Earlier this week, we reported on the murder of good Samaritan Harry “Mike” Ainsworth, who was shot to death while attempting to stop a carjacking.
In accordance with a year-long policy of releasing the criminal records of murder victims in the city, NOPD dug up Mr. Ainsworth’s rap sheet, which included arrests for traffic violations and possession of marijuana – completely inconsequential to the crime he was a victim of. NOPD Superintendent Ronal Serpas vigorously defends his “broader perspectives” policy, stating that it shows city residents that “bad things happen to bad people.” But then a 27-year-old and father of two with a few blemishes on his record was murdered, and adhering to the letter of the policy appeared massively insensitive and pointless.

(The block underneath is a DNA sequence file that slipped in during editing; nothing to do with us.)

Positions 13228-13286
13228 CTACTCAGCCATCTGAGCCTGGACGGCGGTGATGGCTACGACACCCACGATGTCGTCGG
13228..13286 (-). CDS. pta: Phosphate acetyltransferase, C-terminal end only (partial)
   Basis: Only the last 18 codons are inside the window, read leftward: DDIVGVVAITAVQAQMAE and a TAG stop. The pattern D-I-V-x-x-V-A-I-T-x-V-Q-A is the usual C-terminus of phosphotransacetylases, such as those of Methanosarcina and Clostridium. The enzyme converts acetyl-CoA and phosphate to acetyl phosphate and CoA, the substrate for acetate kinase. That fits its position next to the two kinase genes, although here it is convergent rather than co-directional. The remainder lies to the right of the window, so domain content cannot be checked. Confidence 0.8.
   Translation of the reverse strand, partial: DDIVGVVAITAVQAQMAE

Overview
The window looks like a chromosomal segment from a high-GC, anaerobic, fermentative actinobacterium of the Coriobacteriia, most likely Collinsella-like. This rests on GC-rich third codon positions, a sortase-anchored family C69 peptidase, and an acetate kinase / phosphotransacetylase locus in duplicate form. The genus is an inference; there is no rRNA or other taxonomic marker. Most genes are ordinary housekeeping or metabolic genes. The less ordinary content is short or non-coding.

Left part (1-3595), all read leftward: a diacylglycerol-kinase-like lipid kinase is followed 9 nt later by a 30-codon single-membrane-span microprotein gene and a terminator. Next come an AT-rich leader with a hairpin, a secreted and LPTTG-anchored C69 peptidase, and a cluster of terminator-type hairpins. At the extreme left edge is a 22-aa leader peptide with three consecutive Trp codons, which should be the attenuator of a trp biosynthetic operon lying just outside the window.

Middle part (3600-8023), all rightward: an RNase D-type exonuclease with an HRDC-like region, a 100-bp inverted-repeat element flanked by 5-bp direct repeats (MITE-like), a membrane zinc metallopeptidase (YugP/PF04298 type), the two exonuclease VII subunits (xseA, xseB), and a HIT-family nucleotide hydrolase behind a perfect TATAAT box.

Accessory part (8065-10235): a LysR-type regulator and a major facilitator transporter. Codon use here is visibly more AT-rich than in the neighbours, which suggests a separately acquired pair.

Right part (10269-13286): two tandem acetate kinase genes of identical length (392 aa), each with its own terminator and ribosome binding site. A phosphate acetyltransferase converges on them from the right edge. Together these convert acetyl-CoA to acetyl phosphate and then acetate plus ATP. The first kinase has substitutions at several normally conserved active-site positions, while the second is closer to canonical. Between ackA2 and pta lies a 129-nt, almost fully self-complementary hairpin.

Serpas repealed the policy Wednesday, saying in a written statement he was getting rid of it “after consulting privately with local clergy leaders over the last weeks.”
Surely, we think everyone should be entitled to freely access information, especially those on criminals within our city. But this one-size-fits all policy does not achieve that goal of education – rather, it emphasizes and expands the divide between people.